As if dating shows couldn't get any worse, there was a new addition to the primetime lineup this summer called Dating in the Dark. Maybe you've heard about it. Three men and three women court each other in a pitch-black room to find out if love is, in fact, blind. While I'm not racing to the next casting call, I do think I've figured out what my secret weapon would be: an accent. Who, I wonder, has never melted like chocolate in a warm hand at the sound of an exotic voice? Give me a nice Scottish brogue and those lights would never have to come on.
There is something about the lilt and drawl, the strange clipped consonants and elongated vowels tumbling out of a man's mouth, that makes my heart pitter patter a little bit faster and my otherwise stringent standards slacken. I blame a tryst with a London waiter during a semester abroad solely on his devilishly alluring Aussie accent. Judging from the 3,138 members of the Facebook group "Accents are Sexy!" I’m not alone.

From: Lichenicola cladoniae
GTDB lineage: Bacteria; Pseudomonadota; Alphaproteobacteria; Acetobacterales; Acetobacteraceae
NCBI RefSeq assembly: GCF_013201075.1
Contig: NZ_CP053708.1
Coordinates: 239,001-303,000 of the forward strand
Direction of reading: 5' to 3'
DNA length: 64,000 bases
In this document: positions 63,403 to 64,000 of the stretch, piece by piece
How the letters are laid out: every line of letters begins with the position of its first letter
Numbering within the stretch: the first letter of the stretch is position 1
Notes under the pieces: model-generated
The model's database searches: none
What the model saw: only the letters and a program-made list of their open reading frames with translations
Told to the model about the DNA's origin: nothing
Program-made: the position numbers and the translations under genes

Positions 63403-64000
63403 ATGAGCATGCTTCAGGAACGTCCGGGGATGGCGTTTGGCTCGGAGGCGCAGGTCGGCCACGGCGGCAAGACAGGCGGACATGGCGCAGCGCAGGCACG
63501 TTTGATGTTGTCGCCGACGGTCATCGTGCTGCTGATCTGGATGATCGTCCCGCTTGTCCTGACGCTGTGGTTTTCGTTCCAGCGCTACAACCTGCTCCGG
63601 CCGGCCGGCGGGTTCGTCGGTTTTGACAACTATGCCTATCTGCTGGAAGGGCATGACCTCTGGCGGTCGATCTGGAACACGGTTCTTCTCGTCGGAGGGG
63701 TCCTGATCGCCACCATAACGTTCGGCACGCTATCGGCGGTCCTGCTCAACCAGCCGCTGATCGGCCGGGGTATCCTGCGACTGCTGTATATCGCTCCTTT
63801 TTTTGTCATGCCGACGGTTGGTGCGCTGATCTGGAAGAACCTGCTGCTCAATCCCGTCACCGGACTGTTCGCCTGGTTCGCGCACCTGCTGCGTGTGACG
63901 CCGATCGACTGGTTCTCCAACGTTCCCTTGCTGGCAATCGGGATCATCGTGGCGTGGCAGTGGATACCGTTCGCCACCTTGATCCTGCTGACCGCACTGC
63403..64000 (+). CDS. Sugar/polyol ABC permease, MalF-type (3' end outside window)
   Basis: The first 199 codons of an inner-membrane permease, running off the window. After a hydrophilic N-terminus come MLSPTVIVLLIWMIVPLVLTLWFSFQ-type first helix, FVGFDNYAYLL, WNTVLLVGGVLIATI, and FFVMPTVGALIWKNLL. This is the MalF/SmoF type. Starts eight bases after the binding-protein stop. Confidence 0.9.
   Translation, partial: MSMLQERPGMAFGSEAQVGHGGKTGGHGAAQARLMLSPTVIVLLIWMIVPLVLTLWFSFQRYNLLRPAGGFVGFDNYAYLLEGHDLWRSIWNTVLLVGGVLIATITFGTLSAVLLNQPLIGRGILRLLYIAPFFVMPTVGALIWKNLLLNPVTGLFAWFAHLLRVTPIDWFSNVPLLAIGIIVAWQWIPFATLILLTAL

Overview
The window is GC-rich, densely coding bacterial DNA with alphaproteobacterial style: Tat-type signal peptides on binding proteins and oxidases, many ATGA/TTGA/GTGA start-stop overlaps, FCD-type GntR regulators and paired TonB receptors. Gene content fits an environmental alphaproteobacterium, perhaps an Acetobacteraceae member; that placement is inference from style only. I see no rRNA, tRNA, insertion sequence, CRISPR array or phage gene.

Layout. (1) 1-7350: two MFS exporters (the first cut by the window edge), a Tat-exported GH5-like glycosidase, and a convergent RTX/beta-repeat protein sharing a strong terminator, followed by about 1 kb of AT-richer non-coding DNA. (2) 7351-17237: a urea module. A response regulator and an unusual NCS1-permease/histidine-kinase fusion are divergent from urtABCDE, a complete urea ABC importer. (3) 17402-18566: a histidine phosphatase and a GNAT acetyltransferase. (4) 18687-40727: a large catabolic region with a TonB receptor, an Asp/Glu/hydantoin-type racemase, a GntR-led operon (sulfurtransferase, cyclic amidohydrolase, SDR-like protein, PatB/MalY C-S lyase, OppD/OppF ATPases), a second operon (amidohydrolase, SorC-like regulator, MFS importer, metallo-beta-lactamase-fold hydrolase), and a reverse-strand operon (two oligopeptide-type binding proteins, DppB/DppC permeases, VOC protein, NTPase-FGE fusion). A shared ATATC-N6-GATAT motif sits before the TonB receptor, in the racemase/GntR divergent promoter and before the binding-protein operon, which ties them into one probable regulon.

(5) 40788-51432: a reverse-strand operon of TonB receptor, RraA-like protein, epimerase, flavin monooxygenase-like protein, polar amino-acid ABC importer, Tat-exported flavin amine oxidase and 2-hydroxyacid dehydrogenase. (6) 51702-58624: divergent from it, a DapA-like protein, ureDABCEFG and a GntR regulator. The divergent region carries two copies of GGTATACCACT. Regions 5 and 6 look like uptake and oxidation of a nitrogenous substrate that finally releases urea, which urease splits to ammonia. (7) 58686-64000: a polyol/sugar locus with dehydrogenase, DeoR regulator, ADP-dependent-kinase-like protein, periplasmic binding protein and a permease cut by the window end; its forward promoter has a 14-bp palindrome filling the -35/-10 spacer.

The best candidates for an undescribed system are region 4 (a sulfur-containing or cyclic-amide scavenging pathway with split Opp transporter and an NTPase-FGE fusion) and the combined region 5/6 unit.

More from YourTango: We're All Con Artists: 5 Love Lessons From 'American Hustle'
It's Subconscious, Not Scientific
Why is it that some accents attract us, while others grate like nails on a chalkboard? There must be some science to it—timbre and tone, resonance and fricatives, vowel shifts and dropped syllables. But truth be told, there’s not—at least there's no physiological reason why one accent is more pleasing to the human ear than another. Our inclinations toward certain accents, rather, are psychological and cultural says Susan Tamasi, a sociolinguist at Emory University in Atlanta, Georgia. Psychology of Attraction
"It all has to do with aesthetics," says Tamasi. "There is nothing linguistically sound about saying one accent is more pleasing than another." A preference—or a response to an accent, like say, being turned on—arises from the positive or negative associations we have formed with a certain accent or dialect. (Accent refers to the way words are pronounced; dialect refers to speech patterns and constructions.)
Maybe you had a college professor from New England, and since then, a Yankee accent suggests a smoldering hot intelligence. Or you weren't a fan of George Bush and now you can't bear to listen to anyone with a Texas twang.